When benzene was found in Perrier bottled water in Europe, an embarrassed Source Perrier had to announce a world wide recall on the bottled water. Apparently, consumers around the world had been drinking contaminated water for months. Source Perrier was harshly attacked by the media. They were criticized for having little integrity and for disregarding public safety. (Broom, Center Cutlip, 59)
Johnson & Johnson, on the other hand, was praised for their actions by the media for their socially responsible actions. Along with the nationwide alert and the Tylenol recall, Johnson & Johnson established relations with the Chicago Police, the FBI, and the Food and Drug Administration. This way the company could have a part in searching for the person who laced the Tylenol capsules and they could help prevent further tamperings. Johnson & Johnson was given much positive coverage for their handling of this crisis. (Atkinson, 2) (Broom, Center, Cutlip, 381)
An article by Jerry Knight, published in The Washington Post on October 11, 1982, said, "Johnson & Johnson has effectively demonstrated how a major business ought to handle a disaster." The article stated that, "This is no Three Mile Island accident in which the company's response did more damage than the original incident." The Washington Post cited many incidents where public relations programs at large companies failed in crisis situations. They applauded Johnson & Johnson for being honest with the public.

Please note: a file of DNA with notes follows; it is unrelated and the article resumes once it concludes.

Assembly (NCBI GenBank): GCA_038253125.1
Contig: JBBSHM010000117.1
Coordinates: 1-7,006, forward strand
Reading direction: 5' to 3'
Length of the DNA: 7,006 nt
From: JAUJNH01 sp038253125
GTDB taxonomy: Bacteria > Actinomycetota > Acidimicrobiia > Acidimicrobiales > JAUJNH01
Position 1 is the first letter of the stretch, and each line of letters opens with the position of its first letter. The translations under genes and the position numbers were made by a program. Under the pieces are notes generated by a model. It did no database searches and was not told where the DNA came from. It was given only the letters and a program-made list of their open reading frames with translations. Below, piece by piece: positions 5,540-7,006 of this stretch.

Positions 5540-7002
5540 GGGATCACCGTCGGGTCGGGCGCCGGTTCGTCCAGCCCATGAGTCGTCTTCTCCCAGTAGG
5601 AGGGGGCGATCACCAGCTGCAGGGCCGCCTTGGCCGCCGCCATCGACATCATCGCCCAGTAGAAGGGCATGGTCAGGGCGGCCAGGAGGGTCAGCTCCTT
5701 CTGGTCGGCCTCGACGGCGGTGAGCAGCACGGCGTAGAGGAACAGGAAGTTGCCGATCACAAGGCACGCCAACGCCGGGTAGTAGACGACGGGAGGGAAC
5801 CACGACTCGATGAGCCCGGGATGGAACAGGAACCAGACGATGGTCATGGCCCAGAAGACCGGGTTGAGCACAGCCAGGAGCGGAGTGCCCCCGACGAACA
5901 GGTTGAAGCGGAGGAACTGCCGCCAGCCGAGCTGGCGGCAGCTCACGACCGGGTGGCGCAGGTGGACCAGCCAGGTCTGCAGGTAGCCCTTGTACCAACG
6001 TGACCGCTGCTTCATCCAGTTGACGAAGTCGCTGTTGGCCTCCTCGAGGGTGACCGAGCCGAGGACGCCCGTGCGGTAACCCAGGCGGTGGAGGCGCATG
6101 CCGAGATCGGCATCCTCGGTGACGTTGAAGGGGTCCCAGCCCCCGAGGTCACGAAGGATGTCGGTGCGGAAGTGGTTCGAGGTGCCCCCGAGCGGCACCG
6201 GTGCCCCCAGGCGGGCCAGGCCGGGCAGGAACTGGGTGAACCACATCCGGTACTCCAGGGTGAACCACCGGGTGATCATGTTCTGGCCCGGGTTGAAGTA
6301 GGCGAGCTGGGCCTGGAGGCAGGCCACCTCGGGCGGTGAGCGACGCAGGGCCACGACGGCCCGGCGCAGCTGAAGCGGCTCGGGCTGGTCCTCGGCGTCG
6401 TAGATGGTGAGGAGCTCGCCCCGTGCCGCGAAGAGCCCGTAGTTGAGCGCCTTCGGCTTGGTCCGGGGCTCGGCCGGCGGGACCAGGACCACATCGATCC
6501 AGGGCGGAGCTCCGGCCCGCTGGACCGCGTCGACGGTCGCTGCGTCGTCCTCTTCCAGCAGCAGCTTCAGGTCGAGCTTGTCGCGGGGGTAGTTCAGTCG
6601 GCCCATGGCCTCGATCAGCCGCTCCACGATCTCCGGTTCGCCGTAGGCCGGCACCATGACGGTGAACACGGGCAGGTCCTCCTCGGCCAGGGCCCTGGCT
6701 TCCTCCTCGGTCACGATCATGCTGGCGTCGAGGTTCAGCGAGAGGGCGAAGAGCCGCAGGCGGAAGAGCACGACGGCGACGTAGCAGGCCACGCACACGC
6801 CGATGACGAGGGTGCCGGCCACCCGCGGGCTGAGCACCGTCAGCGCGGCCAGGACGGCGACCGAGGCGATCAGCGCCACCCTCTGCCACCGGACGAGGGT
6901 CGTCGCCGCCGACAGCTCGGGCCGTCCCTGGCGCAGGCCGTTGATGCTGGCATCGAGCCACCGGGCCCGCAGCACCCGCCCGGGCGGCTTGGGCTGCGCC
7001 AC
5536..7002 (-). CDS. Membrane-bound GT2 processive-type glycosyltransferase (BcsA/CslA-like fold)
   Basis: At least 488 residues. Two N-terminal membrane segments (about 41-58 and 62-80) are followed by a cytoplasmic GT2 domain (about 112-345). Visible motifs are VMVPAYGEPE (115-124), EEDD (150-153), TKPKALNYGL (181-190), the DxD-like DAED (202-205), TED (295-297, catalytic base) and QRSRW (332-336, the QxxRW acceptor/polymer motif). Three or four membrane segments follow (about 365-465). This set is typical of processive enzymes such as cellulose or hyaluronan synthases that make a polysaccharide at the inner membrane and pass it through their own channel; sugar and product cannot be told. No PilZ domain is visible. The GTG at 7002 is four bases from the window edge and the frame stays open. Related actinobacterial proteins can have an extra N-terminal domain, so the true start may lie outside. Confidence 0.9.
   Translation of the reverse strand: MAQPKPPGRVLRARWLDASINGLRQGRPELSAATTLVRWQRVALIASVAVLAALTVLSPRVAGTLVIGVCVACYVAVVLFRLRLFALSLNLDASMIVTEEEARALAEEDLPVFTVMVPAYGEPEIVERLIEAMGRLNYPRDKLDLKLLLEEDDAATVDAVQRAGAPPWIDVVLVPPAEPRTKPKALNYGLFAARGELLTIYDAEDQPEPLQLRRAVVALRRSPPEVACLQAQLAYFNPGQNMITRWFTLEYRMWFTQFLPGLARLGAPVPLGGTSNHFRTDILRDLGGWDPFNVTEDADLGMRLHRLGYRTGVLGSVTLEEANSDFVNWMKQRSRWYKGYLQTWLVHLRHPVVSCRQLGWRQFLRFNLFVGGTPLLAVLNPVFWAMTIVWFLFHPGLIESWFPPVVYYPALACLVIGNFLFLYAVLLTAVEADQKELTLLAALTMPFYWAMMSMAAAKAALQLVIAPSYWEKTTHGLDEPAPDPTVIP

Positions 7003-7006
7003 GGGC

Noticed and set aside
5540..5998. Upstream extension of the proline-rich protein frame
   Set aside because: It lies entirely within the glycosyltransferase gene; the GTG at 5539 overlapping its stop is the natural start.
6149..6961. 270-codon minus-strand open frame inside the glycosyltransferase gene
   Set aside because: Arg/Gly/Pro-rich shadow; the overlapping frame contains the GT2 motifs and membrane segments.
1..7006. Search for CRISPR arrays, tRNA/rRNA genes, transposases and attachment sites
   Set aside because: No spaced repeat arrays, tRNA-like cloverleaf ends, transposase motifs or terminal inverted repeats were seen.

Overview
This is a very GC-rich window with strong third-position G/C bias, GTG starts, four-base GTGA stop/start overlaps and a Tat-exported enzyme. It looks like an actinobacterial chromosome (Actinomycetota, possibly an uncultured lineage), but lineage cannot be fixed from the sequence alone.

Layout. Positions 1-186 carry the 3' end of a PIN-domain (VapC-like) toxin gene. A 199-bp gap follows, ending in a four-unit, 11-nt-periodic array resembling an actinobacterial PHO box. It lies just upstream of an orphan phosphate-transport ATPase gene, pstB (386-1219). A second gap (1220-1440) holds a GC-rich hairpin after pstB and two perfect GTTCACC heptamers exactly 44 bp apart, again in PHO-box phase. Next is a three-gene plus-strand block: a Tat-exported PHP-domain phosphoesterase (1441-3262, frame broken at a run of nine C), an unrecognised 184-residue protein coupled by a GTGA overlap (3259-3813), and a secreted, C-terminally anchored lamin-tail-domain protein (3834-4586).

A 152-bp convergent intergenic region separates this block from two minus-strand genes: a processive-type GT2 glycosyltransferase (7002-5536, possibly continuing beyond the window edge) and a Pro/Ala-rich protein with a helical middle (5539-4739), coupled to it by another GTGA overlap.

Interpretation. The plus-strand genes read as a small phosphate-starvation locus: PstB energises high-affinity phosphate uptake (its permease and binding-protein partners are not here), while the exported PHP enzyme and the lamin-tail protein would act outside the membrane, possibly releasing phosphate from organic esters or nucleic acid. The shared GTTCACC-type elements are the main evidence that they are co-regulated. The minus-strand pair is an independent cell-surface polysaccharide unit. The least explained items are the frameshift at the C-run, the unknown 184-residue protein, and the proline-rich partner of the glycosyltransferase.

The Washington Post article stressed that it must have been difficult for the company to withstand the temptation to disclaim any possible link between Tylenol and the seven sudden deaths in the Chicago area. They added that the company never attempted to do anything, other than try to get to the bottom of the deaths.
According to the article, "what Johnson & Johnson executives have done is communicate the message that the company is candid, contrite, and compassionate, committed to solving the murders and protecting the public." The Washington Post also mentioned that Johnson & Johnson almost immediately put up a reward of $100,000 for the killer.
The Kansas City Times published an article on November 12, 1982, by Rick Atkinson, that was comprised of interviews with top executives at Johnson & Johnson shortly after the Tylenol crisis. James E. Burke, chairman of the board of the corporation at the time of the tamperings, said that the poisonings put everyone at Johnson & Johnson into shock. He did say though, that some of the initial public relations decisions pertaining to this case were easy to make.